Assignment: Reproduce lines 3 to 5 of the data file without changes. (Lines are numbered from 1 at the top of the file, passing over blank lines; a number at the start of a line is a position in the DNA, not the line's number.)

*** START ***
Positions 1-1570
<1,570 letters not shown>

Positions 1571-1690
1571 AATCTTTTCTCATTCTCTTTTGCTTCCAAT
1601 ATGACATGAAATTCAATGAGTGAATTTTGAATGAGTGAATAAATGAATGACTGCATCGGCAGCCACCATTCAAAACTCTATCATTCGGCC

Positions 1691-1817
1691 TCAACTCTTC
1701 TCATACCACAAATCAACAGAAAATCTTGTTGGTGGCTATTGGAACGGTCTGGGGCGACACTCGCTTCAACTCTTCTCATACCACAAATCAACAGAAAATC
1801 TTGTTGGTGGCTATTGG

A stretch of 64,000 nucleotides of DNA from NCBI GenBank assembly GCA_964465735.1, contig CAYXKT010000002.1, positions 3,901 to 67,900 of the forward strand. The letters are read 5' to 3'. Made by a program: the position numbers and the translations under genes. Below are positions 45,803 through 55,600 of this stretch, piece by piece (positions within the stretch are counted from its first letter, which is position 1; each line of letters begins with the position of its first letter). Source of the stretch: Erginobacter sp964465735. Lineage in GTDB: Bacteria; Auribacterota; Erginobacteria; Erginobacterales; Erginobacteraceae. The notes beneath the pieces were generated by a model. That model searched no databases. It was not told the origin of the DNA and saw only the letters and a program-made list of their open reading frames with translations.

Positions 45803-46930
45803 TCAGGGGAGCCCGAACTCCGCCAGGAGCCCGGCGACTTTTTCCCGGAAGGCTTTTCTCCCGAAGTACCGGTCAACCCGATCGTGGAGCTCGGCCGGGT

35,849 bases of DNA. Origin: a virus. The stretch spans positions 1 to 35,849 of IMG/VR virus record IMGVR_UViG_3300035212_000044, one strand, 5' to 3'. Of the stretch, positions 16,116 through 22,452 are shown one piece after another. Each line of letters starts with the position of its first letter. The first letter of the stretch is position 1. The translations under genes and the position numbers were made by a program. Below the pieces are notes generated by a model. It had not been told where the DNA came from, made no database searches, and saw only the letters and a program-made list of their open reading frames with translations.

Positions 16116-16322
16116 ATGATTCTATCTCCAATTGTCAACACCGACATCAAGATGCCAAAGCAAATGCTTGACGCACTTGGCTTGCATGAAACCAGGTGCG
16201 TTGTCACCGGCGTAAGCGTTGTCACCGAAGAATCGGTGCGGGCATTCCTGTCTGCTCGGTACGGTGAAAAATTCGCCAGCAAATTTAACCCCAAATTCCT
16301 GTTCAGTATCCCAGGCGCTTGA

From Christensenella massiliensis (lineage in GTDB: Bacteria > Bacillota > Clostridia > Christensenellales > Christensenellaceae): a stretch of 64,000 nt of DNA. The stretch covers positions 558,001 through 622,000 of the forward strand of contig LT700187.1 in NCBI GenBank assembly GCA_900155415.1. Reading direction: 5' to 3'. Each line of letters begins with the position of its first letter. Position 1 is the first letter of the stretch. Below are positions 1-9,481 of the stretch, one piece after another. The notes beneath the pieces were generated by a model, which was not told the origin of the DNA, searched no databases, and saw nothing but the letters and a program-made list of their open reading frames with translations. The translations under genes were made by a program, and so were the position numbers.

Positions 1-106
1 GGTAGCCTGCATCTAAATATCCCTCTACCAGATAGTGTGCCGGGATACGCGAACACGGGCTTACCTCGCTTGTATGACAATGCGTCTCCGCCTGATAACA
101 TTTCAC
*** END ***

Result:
Positions 1571-1690
1571 AATCTTTTCTCATTCTCTTTTGCTTCCAAT
1601 ATGACATGAAATTCAATGAGTGAATTTTGAATGAGTGAATAAATGAATGACTGCATCGGCAGCCACCATTCAAAACTCTATCATTCGGCC